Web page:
Remember the trips to the arcade when you were a kid? Remember Pac-Man, Space Invaders and Metal Slug? And remember travelling at light speed through a million flashing colours, shooting enemies and dodging obstacles, in everyone’s favourite collection of spaceship games? Well, that’s exactly where Hyper Void belongs. Sure, the graphics are above and beyond anything you would have seen at an arcade, and the game has tried much harder than its influences – take Gradius for instance – to add story to the mix. But apart from this, Hyper Void is a true addition to the much-loved space shooter genre.
The premise of Hyper Void is quite simple. Earth is under threat, and you pilot one of the best, and last, defence ships. Using wormholes you travel through space to the source of the enemy. While doing so, you encounter the usual myriad of problems: enemies totally outnumber you, they adapt resistances to your weapons and their obstructions block your way through wormholes. Bar these few hurdles, the story doesn’t extend beyond the ‘go here, save humanity’ plotline. And that’s fine. I’d say that anyone looking for an immersive story in-game called “Hyper Void” is looking for love in all the wrong places. But in terms of visuals and addictive gameplay, the game certainly delivers.
The whole idea of wormhole travel yields some incredible environments. Hyper Void’s level design is impeccable, specifically in the later game. The geometry and colour schemes of certain levels is explorative and unique, yet never seems gratuitous. Levels wrap around themselves while flashing psychedelic colours. I lost many an in-game life because I was dumbstruck by the artwork and design.
Aiming your attacks becomes phenomenally difficult when the levels start wrapping around themselves. Still, for some reason, it never seems like an unfair challenge. The viruses that cause malfunctions in your ship’s weapons, thrusters and display are neat little challenges. And, even though they stretched on a while too long, the obstacle dodging levels were a tasteful step away from the usual kaleidoscopic firefight.
Matching enemy colours to the colours of your attacks added a new and welcome element to the whole flashing, fluorescent, epilepsy-inspiring tableau. And were it done correctly, I’m sure this idea would have met critical acclaim. However, these attacks are mapped about as well as the Mariana Trench, that is to say: not at all.
See, Hyper Drive has attacks of three specific colours (namely red, green and blue), and its gameplay requires the player to distinguish between these attacks (usually during periods of stress.) Now, forgive me for being presumptuous, but one would assume that the game would map attacks to their correspondingly coloured buttons, especially considering that the attacks are mapped to these three buttons anyway. Alas, Hyper Void maps the blue attack the B button, the red attack to the A button and the green attack the X button. At first, I thought that it might have been a ridiculous and lazy way of increasing Hyper Void’s difficulty, but the developers themselves have said that they aimed to make Hyper Void a more accessible type of space shooter. So, there isn’t much of an explanation or excuse for, arguably, Hyper Void’s most frustrating flaw.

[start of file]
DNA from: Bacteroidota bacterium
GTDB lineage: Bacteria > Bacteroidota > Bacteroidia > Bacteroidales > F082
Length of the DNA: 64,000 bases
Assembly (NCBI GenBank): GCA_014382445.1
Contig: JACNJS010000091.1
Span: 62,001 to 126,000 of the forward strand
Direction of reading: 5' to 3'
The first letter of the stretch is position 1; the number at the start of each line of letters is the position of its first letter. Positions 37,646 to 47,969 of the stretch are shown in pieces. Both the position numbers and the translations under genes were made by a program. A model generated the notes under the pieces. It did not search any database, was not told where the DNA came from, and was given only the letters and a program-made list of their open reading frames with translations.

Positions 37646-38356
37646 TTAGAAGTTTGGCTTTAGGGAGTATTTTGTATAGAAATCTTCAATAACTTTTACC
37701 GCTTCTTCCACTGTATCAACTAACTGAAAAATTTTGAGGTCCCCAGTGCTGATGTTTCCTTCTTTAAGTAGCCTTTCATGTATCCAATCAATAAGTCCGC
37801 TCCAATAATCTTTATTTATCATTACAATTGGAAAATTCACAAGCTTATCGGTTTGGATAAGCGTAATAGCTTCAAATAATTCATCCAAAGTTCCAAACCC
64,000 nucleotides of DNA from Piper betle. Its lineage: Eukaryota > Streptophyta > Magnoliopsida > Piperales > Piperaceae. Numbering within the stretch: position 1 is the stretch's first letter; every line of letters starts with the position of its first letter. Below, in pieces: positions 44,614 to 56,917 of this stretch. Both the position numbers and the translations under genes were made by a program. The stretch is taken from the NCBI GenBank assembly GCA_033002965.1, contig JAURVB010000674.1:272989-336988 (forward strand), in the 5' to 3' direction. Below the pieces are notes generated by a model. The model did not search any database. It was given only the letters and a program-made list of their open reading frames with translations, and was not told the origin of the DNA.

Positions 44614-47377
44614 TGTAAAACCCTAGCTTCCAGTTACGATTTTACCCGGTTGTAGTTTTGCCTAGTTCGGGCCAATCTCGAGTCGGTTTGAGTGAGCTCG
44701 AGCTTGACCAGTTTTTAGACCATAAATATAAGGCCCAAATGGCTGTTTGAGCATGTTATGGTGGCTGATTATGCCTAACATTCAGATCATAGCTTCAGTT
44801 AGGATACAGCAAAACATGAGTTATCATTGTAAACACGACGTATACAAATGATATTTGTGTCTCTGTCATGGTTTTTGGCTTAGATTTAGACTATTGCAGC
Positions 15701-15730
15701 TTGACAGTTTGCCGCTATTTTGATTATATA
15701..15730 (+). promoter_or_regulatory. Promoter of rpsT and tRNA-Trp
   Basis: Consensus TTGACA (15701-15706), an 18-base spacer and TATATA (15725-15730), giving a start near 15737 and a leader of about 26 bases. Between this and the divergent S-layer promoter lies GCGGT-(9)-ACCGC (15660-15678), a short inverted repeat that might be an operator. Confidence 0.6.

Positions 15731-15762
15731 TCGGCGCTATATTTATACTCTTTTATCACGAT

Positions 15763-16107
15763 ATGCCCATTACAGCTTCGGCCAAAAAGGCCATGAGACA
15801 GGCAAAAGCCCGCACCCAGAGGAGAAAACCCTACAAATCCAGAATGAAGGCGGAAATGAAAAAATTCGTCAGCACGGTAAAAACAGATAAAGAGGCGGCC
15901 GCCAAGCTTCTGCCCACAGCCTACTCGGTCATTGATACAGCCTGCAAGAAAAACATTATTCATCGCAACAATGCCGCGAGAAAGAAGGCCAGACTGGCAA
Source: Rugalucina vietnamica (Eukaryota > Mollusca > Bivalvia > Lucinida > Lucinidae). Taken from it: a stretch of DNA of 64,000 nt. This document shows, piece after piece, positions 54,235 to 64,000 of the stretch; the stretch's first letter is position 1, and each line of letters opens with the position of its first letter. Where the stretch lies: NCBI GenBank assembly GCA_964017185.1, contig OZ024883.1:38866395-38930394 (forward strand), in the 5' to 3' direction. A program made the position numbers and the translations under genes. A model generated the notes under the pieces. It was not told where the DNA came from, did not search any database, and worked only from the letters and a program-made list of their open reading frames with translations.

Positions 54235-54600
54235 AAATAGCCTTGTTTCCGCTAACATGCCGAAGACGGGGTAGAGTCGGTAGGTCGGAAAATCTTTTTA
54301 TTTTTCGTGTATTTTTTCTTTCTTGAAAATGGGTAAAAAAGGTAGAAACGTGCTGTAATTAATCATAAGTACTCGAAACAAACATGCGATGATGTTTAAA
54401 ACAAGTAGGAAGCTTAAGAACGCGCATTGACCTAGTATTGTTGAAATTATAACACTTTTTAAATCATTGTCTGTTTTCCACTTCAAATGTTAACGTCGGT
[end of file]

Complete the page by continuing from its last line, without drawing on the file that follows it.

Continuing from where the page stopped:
Another issue with Hyper Void was the distribution of checkpoints. Some levels had multiple, and other levels had none. Take level 14 for instance; you’re travelling through a wormhole, dodging shooting walls or shooting them when you can. After dodging a certain amount of these walls, the game throws another challenge at you, and it continues to throw challenges, not checkpoints, at you for close to five minutes. I do understand the need for a challenge, but like the button mapping issue, this merely makes the game annoying when it could have been fun.
These frustrations notwithstanding, the game was relatively pain-free in terms of difficulty. Sure, it was still difficult, just not to the extent that such games usually. Still, hard-core players fret not for the addition of Hyper Mode will provide the frustrating challenge you masochistically love.
For the most part the game is very well put together, especially considering the size of the developing team. The graphics are polished, the controls are smooth, and, more than that, the game is fun. But when all is weighed and measured, that’s really all it is. Some would argue that Hyper Void doesn’t extend the Konami-style shoot ‘em up formula. For the most part, they’d be right because in itself this formula is limiting. And in following it so closely Hyper Void has cut itself short. It’s really a double-edged sword. On one hand Hyper Void has pushed the space shooter genre to new heights in terms of graphics and visuals. Yet on the other it has limited its possibilities by adhering, so closely, to the genres conventions. Yes, Hyper Void is visually dazzling with its fluorescence and polychromatism. But under all this Hyper Void remains true to its roots: it’s addictive fun, but not much more than that.
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